Full Text Available Chytridiomycosis, caused by the fungus Batrachochytrium dendrobatidis (Bd, is a widespread disease of amphibians responsible for population declines and extinctions. Some bacteria from amphibians' skins produce antimicrobial substances active against Bd. Supplementing populations of these cutaneous antifungal bacteria might help manage chytridiomycosis in wild amphibians. However, the activity of protective bacteria may depend upon environmental conditions. Biocontrol of Bd in nature thus requires knowledge of how environmental conditions affect their anti-Bd activity. For example, Bd-driven amphibian declines have often occurred at temperatures below Bd's optimum range. It is possible these declines occurred due to reduced anti-Bd activity of bacterial symbionts at cool temperatures. Better understanding of the effects of temperature on chytridiomycosis development could also improve risk evaluation for amphibian populations yet to encounter Bd. We characterized, at a range of temperatures approximating natural seasonal variation, the anti-Bd activity of bacterial symbionts from the skins of three species of rainforest tree frogs (Litoria nannotis, Litoria rheocola, and Litoria serrata. All three species declined during chytridiomycosis outbreaks in the late 1980s and early 1990s and have subsequently recovered to differing extents. We collected anti-Bd bacterial symbionts from frogs and cultured the bacteria at constant temperatures from 8 °C to 33 °C. Using a spectrophotometric assay, we monitored Bd growth in cell-free supernatants (CFSs from each temperature treatment. CFSs from 11 of 24 bacteria showed reduced anti-Bd activity in vitro when they were produced at cool temperatures similar to those encountered by the host species during population declines. Reduced anti-Bd activity of metabolites produced at low temperatures may, therefore, partially explain the association between Bd-driven declines and cool temperatures. We show that to

  14. Cool temperatures reduce antifungal activity of symbiotic bacteria of threatened amphibians--implications for disease management and patterns of decline.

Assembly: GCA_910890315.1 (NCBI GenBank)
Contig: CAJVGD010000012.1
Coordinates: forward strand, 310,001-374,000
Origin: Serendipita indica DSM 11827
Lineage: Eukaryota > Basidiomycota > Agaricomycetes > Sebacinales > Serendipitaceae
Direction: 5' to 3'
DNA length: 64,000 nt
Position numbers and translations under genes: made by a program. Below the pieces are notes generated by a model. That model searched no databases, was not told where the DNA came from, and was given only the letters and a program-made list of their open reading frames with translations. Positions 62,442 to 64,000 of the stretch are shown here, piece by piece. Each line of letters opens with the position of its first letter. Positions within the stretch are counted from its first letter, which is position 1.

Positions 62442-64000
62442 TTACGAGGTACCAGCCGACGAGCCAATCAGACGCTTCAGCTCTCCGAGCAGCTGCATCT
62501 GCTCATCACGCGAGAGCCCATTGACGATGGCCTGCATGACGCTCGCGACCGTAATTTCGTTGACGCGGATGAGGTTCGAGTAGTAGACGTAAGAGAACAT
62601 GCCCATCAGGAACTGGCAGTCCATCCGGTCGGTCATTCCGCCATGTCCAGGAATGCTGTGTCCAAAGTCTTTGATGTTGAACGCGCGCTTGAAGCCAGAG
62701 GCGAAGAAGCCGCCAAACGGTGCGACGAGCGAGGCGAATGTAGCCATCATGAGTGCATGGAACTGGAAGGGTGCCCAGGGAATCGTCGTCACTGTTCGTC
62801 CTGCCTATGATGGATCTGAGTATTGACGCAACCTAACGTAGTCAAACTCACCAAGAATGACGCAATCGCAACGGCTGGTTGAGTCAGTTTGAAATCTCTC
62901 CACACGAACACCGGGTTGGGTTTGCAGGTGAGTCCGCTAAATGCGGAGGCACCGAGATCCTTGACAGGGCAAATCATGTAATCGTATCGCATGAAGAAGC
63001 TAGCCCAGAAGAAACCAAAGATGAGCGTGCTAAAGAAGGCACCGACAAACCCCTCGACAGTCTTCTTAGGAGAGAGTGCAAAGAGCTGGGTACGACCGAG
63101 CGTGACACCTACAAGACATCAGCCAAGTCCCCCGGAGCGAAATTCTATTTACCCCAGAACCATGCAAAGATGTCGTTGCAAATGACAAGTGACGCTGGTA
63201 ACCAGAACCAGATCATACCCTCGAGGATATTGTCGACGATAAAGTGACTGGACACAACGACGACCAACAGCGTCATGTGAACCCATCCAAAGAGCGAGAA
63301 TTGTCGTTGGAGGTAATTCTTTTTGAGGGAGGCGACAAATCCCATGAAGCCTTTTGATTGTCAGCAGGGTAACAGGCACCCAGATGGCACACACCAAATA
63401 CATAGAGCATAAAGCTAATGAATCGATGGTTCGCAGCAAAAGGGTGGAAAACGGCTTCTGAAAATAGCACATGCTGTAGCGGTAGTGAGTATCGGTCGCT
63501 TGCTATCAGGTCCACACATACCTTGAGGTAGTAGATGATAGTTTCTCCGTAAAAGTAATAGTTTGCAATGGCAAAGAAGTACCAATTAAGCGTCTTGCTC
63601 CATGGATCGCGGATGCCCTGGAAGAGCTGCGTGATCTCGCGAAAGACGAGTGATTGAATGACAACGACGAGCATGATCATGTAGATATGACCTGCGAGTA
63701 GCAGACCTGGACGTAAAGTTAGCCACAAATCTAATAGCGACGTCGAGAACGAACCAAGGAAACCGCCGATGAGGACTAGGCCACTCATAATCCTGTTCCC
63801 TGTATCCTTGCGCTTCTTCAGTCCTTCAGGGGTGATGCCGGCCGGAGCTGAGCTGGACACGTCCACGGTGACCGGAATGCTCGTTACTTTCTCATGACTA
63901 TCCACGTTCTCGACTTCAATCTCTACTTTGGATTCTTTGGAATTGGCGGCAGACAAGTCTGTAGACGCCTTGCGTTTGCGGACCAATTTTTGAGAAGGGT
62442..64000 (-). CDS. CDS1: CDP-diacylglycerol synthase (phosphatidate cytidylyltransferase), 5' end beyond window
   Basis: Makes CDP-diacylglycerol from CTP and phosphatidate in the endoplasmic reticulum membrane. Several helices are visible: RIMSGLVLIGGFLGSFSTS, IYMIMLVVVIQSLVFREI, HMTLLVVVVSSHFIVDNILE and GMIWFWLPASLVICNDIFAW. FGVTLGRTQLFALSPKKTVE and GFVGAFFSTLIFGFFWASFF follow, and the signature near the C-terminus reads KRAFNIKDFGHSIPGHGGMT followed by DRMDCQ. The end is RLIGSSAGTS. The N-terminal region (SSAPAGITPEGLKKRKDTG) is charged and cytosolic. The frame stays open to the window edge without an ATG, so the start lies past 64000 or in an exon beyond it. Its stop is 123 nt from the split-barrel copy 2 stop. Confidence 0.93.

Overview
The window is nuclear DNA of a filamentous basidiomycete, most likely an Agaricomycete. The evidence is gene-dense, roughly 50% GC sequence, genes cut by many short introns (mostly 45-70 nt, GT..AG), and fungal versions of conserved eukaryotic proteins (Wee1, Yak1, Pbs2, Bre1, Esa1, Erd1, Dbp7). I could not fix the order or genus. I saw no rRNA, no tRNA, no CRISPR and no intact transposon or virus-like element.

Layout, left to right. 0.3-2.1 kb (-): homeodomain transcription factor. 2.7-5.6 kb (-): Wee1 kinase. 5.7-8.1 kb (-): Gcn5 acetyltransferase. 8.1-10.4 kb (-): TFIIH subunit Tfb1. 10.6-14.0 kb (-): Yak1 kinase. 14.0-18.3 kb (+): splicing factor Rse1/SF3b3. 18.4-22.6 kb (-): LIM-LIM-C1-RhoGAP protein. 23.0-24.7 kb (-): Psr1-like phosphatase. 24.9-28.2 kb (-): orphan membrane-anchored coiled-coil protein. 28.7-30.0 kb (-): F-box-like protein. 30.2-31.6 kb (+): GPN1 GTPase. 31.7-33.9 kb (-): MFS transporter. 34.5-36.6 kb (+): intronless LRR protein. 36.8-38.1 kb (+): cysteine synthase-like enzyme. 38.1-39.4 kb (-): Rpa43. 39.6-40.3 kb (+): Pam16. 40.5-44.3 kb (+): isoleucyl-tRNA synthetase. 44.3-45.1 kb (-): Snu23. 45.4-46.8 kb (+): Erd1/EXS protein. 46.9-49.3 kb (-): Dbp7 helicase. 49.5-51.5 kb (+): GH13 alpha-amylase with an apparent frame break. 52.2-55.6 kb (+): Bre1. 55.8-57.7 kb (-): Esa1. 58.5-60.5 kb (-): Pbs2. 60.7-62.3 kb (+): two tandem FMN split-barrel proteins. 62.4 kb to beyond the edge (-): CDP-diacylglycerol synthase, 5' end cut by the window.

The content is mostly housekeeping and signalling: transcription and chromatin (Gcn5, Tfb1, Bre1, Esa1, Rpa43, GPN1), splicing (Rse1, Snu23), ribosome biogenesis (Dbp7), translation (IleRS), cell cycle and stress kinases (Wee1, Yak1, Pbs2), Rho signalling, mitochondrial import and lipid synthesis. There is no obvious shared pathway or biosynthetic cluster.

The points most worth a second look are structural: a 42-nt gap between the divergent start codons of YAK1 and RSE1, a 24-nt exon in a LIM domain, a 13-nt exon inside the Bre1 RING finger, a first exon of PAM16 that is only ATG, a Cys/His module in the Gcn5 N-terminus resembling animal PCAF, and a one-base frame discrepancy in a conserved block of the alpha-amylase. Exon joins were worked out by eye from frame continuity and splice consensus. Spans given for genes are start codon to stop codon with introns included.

Daskin, Joshua H; Bell, Sara C; Schwarzkopf, Lin; Alford, Ross A

    2014-01-01

    Chytridiomycosis, caused by the fungus Batrachochytrium dendrobatidis (Bd), is a widespread disease of amphibians responsible for population declines and extinctions. Some bacteria from amphibians' skins produce antimicrobial substances active against Bd. Supplementing populations of these cutaneous antifungal bacteria might help manage chytridiomycosis in wild amphibians. However, the activity of protective bacteria may depend upon environmental conditions. Biocontrol of Bd in nature thus requires knowledge of how environmental conditions affect their anti-Bd activity. For example, Bd-driven amphibian declines have often occurred at temperatures below Bd's optimum range. It is possible these declines occurred due to reduced anti-Bd activity of bacterial symbionts at cool temperatures. Better understanding of the effects of temperature on chytridiomycosis development could also improve risk evaluation for amphibian populations yet to encounter Bd. We characterized, at a range of temperatures approximating natural seasonal variation, the anti-Bd activity of bacterial symbionts from the skins of three species of rainforest tree frogs (Litoria nannotis, Litoria rheocola, and Litoria serrata). All three species declined during chytridiomycosis outbreaks in the late 1980s and early 1990s and have subsequently recovered to differing extents. We collected anti-Bd bacterial symbionts from frogs and cultured the bacteria at constant temperatures from 8 °C to 33 °C. Using a spectrophotometric assay, we monitored Bd growth in cell-free supernatants (CFSs) from each temperature treatment. CFSs from 11 of 24 bacteria showed reduced anti-Bd activity in vitro when they were produced at cool temperatures similar to those encountered by the host species during population declines. Reduced anti-Bd activity of metabolites produced at low temperatures may, therefore, partially explain the association between Bd-driven declines and cool temperatures. We show that to avoid

  15. Novel heating and cooling concept employing rainwater cisterns and thermo-active building systems for a residential building

    Kalz, Doreen E.; Wienold, Jan; Fischer, Martin; Cali, Davide [Fraunhofer Institute for Solar Energy Systems ISE, Heidenhofstr. 2, 79110 Freiburg (Germany)

    2010-02-15